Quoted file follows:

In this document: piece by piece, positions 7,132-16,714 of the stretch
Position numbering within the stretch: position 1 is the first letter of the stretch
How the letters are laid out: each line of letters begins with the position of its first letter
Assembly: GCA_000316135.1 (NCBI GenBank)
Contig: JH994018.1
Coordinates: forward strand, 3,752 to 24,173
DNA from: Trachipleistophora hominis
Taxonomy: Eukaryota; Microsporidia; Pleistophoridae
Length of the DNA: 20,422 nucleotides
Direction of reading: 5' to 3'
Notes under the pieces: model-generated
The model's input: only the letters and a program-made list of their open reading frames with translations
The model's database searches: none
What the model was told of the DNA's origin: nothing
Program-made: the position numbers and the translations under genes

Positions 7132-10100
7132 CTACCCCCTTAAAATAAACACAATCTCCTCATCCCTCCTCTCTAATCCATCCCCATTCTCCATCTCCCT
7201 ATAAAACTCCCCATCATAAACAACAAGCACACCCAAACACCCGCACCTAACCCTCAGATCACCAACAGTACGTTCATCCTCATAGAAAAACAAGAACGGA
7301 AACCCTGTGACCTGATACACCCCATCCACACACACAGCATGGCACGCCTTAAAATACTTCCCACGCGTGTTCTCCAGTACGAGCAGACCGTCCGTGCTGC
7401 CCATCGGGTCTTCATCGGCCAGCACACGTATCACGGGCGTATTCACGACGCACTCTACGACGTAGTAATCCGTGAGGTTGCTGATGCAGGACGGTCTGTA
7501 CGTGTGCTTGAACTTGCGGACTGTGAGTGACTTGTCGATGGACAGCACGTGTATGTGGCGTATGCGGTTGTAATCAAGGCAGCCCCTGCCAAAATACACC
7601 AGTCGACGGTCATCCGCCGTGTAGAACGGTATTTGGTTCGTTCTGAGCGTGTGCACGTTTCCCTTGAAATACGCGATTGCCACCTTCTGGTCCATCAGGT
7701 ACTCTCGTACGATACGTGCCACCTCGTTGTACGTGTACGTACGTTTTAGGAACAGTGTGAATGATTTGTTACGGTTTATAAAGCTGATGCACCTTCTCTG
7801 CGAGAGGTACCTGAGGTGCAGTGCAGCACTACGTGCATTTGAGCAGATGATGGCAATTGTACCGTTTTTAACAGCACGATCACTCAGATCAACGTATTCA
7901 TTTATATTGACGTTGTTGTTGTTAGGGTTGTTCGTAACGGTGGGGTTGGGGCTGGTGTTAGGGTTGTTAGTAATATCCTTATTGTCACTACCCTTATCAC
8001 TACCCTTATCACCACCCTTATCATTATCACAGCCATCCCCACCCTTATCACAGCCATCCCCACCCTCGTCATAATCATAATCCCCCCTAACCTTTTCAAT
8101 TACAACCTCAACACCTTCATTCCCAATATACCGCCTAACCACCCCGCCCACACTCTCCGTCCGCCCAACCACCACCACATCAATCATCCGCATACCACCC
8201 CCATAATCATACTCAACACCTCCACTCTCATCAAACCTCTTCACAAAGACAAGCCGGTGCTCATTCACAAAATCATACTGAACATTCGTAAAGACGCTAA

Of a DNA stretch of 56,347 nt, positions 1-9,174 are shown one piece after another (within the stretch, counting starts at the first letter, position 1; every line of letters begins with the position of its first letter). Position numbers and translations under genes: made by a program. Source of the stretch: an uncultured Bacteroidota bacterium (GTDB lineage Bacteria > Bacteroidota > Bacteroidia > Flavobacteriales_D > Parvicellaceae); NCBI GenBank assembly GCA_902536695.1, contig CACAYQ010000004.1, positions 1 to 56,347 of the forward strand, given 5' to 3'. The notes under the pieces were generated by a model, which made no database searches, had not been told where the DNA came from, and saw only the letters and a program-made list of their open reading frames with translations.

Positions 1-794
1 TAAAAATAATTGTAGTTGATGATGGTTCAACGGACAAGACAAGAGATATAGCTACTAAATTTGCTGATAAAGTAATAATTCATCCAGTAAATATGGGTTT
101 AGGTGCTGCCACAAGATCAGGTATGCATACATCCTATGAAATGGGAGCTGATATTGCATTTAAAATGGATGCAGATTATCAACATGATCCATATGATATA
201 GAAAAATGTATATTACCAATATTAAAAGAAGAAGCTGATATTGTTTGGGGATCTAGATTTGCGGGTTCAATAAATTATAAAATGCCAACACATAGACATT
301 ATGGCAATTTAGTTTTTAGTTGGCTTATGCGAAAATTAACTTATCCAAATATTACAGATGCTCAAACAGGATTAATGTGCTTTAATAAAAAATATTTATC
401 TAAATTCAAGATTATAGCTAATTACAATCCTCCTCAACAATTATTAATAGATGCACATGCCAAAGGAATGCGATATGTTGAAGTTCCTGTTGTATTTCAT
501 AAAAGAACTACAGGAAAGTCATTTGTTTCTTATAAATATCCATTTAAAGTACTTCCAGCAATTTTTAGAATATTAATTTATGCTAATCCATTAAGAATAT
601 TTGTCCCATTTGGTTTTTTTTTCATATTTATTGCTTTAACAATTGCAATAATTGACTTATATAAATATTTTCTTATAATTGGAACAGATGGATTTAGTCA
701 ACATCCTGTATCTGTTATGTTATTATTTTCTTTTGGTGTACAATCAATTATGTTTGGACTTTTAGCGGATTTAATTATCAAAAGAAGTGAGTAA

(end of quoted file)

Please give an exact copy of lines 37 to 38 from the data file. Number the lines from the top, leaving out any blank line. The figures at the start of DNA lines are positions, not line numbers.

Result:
601 TTGTCCCATTTGGTTTTTTTTTCATATTTATTGCTTTAACAATTGCAATAATTGACTTATATAAATATTTTCTTATAATTGGAACAGATGGATTTAGTCA
701 ACATCCTGTATCTGTTATGTTATTATTTTCTTTTGGTGTACAATCAATTATGTTTGGACTTTTAGCGGATTTAATTATCAAAAGAAGTGAGTAA